white lady

(redirected from White Ladies)
Also found in: Encyclopedia.

white lady

n
1. (Brewing) a cocktail consisting of gin, Cointreau, and lemon juice
2. (Brewing) informal Austral methylated spirits as a drink, sometimes mixed with shoe polish or other additives
Mentioned in ?
References in classic literature ?
I could not approach her as I was accustomed to approach other white ladies.
Motown Records' staff and roster supported the campaign, including Grammy- nominated BJ the Chicago Kid , Kevin Ross , James Davis and Rich White Ladies , among many others.
They perform in the style of the Welsh Border Morris Men and skipped to an array of traditional dances including the Dilwyn, the White Ladies Aston, The Evesham Stick Dance and the Bromsberrow Heath.
Ladies and gentlemen from Washington Grange, St Georges and Albany care homes, the White Ladies retirement housing, along with the Holy Trinity Church congregation will embark on an evening of festivities on Wednesday December 10 at Washington School.
A white painted boulder named the White Cross, near Westerdale, is believed to have been blessed in response to deliverance by a group of Cistercian nuns or White Ladies after finding themselves lost in a fog on a pilgrimage from York to Baysdale Abbey.
One of the white ladies is wearing a gay pride button and I imagine that Trayvon's opinion of gays may have been similar to his suspicion of "creepy ass crackers.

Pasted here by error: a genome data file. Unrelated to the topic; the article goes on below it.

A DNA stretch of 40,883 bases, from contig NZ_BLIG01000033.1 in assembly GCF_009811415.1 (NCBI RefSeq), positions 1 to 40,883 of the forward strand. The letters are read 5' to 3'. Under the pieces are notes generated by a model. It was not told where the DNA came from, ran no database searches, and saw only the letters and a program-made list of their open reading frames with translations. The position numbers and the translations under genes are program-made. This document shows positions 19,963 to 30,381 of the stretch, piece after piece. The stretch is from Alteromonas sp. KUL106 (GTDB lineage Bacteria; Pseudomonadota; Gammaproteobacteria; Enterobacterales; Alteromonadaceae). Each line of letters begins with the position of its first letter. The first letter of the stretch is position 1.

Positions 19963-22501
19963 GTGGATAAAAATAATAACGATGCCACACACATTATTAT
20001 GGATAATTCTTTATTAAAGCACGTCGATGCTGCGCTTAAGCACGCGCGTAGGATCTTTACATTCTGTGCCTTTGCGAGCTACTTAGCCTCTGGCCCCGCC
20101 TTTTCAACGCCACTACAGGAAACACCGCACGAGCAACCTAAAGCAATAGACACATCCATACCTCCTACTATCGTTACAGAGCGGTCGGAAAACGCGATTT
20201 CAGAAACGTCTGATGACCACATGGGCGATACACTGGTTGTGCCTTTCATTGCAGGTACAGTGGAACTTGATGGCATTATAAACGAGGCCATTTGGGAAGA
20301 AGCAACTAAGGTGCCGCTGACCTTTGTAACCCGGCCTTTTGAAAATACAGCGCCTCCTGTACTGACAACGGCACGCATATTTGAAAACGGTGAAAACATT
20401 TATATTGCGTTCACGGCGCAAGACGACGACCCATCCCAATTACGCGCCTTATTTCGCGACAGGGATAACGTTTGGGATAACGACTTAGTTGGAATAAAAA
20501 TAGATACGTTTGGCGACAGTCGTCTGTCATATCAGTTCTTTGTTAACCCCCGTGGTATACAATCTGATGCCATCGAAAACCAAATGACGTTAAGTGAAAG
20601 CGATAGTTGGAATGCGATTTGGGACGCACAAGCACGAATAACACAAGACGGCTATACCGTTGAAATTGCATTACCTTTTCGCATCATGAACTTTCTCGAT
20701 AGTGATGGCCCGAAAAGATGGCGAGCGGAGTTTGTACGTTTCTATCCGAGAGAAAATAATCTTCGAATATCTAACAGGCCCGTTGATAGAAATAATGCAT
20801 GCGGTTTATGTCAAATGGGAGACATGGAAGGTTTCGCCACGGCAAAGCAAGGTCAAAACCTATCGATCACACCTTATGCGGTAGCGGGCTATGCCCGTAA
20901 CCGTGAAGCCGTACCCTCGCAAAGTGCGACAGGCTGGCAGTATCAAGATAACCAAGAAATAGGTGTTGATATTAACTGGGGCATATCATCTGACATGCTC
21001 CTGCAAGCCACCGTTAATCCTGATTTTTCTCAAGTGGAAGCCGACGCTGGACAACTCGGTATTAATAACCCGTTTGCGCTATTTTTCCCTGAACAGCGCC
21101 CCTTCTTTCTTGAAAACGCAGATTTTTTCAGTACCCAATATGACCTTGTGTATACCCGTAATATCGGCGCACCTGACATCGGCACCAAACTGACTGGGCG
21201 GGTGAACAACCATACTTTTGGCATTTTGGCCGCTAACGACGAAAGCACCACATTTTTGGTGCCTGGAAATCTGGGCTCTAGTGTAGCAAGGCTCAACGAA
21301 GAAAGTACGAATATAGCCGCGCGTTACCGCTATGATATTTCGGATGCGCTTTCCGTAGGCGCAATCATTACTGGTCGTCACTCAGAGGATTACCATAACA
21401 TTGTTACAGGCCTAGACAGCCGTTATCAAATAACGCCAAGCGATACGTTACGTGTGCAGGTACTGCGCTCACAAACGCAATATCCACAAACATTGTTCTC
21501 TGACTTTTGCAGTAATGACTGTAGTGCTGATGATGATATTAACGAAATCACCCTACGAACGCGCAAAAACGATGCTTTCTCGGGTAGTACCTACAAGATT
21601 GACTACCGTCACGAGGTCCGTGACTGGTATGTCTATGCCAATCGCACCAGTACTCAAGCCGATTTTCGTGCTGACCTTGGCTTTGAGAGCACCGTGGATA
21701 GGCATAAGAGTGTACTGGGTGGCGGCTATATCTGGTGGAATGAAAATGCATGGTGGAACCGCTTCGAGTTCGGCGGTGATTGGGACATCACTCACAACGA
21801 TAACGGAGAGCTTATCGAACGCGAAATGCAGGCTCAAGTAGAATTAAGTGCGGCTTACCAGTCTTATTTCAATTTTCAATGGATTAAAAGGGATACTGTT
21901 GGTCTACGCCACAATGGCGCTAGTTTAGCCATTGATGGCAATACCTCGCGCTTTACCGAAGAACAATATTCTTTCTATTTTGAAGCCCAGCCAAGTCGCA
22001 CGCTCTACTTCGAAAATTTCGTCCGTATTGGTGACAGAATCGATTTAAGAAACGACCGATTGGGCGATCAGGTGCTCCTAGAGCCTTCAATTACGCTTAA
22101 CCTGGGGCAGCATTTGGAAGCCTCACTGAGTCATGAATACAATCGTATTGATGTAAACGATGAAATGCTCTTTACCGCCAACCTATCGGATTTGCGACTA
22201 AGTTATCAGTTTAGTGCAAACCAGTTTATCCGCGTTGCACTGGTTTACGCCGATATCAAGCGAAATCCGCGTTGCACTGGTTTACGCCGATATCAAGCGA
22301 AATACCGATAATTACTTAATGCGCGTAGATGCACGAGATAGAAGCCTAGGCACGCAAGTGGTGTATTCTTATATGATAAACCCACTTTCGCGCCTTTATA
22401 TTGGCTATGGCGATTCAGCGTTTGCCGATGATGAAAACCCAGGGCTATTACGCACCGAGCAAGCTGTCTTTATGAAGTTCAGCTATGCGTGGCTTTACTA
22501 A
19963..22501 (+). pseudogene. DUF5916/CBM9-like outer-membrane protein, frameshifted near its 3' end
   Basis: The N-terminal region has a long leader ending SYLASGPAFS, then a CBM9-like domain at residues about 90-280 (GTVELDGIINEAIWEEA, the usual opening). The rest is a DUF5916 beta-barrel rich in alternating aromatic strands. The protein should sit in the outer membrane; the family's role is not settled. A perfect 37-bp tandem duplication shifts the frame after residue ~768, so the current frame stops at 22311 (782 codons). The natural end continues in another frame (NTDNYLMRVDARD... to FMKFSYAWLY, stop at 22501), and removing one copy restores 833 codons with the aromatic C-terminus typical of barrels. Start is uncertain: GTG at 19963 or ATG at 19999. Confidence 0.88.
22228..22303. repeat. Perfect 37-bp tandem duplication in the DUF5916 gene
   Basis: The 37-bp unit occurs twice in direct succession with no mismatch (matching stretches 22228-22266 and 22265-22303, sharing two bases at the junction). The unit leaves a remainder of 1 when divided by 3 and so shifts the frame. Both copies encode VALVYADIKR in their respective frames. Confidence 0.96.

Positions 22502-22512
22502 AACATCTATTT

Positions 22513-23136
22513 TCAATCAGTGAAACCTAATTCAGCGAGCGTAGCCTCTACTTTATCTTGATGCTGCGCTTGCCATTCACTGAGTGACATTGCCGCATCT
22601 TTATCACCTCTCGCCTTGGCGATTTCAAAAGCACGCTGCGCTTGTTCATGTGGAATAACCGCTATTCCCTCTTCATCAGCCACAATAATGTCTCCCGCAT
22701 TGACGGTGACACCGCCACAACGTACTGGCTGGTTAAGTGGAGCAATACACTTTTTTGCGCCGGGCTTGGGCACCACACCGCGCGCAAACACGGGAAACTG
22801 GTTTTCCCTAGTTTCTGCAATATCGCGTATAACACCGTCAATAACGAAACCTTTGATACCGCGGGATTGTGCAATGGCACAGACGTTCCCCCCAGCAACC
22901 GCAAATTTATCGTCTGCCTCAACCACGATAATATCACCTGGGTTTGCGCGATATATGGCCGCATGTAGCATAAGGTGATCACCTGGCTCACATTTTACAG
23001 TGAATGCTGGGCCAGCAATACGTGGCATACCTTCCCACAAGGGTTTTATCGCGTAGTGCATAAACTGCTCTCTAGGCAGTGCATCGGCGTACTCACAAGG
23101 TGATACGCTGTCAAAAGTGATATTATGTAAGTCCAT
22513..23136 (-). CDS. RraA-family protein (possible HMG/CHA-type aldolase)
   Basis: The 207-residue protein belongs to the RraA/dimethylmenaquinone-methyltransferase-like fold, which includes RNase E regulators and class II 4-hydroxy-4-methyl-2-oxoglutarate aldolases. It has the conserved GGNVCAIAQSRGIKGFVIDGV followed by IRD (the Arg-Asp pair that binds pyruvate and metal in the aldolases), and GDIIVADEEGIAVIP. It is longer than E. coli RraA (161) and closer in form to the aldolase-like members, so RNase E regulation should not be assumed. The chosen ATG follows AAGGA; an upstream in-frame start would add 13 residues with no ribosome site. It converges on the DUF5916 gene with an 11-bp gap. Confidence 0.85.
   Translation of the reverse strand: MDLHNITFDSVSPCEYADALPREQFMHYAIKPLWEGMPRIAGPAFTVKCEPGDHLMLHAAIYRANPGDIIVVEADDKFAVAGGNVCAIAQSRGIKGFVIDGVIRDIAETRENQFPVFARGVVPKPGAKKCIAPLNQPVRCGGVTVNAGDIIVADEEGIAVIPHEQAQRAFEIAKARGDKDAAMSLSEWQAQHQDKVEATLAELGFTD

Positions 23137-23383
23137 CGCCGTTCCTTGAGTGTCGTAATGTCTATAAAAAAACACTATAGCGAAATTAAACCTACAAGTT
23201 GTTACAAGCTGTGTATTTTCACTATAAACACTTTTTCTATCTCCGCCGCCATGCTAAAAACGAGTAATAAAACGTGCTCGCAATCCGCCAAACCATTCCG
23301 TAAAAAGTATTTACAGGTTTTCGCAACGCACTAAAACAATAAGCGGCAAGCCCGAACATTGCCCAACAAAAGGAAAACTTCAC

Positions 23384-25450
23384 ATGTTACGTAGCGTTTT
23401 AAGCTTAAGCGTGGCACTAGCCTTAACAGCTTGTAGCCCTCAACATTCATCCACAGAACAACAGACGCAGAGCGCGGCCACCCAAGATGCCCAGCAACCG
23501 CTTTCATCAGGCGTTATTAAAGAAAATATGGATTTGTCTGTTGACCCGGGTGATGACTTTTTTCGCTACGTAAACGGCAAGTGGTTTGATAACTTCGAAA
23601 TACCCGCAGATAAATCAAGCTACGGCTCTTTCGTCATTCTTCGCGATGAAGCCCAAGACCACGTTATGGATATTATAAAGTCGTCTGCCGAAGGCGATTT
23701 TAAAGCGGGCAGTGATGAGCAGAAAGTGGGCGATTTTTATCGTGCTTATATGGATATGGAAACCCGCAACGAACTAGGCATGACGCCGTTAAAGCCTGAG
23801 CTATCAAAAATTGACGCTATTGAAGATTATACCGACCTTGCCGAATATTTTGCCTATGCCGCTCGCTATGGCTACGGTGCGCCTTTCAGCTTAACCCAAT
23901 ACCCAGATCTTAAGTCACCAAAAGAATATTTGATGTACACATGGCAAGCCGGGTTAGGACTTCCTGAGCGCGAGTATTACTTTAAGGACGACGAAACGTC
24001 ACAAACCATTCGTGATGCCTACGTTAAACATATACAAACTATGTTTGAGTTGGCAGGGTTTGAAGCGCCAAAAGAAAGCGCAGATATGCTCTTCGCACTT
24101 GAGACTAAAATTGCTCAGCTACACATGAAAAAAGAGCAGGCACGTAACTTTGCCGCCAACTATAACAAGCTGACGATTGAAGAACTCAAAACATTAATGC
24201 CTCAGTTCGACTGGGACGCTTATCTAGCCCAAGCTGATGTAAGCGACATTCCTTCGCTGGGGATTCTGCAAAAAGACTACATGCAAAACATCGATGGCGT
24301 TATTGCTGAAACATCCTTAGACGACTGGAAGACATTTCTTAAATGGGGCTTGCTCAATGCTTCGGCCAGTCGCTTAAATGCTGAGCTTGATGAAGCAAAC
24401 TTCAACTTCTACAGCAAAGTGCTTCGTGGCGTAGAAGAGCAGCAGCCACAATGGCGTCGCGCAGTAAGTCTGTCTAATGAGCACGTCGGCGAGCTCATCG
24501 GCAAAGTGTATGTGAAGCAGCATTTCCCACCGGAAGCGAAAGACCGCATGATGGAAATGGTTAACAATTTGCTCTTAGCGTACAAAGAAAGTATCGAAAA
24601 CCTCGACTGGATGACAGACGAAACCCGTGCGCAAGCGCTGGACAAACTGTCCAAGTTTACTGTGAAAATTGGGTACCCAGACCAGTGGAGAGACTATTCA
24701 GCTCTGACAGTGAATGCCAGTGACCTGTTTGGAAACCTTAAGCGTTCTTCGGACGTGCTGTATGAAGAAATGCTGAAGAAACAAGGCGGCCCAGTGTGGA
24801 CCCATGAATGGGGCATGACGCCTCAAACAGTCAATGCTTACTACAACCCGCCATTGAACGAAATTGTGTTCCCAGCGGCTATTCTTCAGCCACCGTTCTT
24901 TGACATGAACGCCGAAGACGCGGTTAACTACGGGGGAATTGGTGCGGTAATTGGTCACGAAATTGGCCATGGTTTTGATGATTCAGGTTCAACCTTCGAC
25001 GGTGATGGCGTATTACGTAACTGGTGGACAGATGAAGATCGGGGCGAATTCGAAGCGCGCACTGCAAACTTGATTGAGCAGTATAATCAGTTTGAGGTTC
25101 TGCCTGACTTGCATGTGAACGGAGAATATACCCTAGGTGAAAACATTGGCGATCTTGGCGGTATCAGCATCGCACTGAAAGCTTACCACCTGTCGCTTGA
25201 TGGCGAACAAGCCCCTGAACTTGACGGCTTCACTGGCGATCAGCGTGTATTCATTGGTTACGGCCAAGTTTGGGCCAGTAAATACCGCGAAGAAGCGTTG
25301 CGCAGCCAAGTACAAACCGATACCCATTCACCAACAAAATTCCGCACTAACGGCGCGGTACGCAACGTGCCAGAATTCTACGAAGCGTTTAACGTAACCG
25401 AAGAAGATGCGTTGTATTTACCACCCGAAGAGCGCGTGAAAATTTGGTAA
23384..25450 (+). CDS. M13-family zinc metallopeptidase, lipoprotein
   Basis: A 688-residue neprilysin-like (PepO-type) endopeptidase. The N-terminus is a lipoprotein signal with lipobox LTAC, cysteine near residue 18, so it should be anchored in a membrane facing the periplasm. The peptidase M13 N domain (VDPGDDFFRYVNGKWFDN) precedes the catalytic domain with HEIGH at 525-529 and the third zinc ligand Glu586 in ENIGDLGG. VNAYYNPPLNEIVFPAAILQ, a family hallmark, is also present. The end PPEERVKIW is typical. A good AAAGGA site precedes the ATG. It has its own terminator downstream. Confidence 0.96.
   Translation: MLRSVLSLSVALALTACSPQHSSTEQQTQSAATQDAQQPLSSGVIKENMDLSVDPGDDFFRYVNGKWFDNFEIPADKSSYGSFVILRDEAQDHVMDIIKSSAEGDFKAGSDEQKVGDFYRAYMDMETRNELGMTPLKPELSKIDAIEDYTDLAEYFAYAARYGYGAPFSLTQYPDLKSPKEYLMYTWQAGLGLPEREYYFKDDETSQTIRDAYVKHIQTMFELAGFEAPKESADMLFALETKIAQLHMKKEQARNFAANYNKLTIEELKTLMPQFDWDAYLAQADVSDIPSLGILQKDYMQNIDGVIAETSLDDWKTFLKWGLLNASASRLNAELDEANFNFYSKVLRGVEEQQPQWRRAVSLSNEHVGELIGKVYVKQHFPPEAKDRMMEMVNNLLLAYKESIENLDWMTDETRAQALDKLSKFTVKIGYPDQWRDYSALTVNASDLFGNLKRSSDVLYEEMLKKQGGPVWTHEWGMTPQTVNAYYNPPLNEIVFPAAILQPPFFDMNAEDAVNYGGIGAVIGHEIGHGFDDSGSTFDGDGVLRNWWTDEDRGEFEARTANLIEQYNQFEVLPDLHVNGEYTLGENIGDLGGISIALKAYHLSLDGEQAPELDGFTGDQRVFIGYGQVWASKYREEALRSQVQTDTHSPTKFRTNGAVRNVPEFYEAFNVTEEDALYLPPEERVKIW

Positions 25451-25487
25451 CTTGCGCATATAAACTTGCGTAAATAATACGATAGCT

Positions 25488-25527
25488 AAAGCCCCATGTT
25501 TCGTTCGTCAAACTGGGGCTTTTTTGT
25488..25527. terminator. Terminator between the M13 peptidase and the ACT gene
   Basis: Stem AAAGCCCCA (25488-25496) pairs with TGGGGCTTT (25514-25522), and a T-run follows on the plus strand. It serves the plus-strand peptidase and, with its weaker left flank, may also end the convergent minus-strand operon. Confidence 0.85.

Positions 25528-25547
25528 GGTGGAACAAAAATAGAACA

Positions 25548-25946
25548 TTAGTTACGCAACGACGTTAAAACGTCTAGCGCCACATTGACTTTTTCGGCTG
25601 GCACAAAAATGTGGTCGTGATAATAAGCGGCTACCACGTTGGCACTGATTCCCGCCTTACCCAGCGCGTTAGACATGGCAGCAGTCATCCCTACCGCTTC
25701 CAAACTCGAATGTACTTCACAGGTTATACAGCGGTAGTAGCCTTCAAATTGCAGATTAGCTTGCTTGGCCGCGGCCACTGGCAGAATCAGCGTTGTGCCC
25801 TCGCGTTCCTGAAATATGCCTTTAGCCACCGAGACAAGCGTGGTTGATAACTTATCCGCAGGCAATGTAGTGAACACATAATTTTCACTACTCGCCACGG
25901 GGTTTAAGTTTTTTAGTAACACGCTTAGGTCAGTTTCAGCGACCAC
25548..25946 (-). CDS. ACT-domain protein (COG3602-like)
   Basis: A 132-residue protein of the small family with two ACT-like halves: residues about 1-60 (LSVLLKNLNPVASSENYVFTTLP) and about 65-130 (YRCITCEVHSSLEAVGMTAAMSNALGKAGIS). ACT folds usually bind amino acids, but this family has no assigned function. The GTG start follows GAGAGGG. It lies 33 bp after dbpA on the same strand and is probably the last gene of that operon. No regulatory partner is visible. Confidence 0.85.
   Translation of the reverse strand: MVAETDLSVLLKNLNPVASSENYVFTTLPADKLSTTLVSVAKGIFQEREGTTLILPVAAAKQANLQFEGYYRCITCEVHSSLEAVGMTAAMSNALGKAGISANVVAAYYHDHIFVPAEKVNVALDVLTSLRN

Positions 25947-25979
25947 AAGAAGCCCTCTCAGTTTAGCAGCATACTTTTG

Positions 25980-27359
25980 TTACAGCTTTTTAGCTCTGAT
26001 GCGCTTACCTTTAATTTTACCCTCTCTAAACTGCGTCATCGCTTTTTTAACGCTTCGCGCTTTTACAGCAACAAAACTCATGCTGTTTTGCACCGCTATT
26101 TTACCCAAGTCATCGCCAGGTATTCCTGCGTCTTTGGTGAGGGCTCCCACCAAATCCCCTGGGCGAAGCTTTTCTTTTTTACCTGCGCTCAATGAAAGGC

Bristol BBC is on Whiteladies Road at the end of which is Blackboy Hill where the white ladies were carried up in sedan chairs.
The Worcestershire village of Peopleton and the neighbouring villages of Drakes Broughton and White Ladies Aston are packed with characterful homes.
About the only verboten activity is "racial profiling," which is why the beefy agents of the TSA blithely harass heroes such as Joe Foss and little old white ladies.
White ladies, spectral children and ghostly animals abound here, making one wonder who is really left alive in all of England, and whether one would prefer to be a ghost when one looks so good in these photographs.
If, as historian Paula Giddings contends, "the cult [of true womanhood] caused Black women to prove they were ladies" and "forced White ladies to prove that they were women" (54, italics added), then novels such as West's The Living Is Easy demand a revised, modernist conception of political desire, one in which economically and socially privileged African American women struggle to come full circle, that is, to shed the constraints of a protected "lady-hood" for the freedom of an empowered womanhood.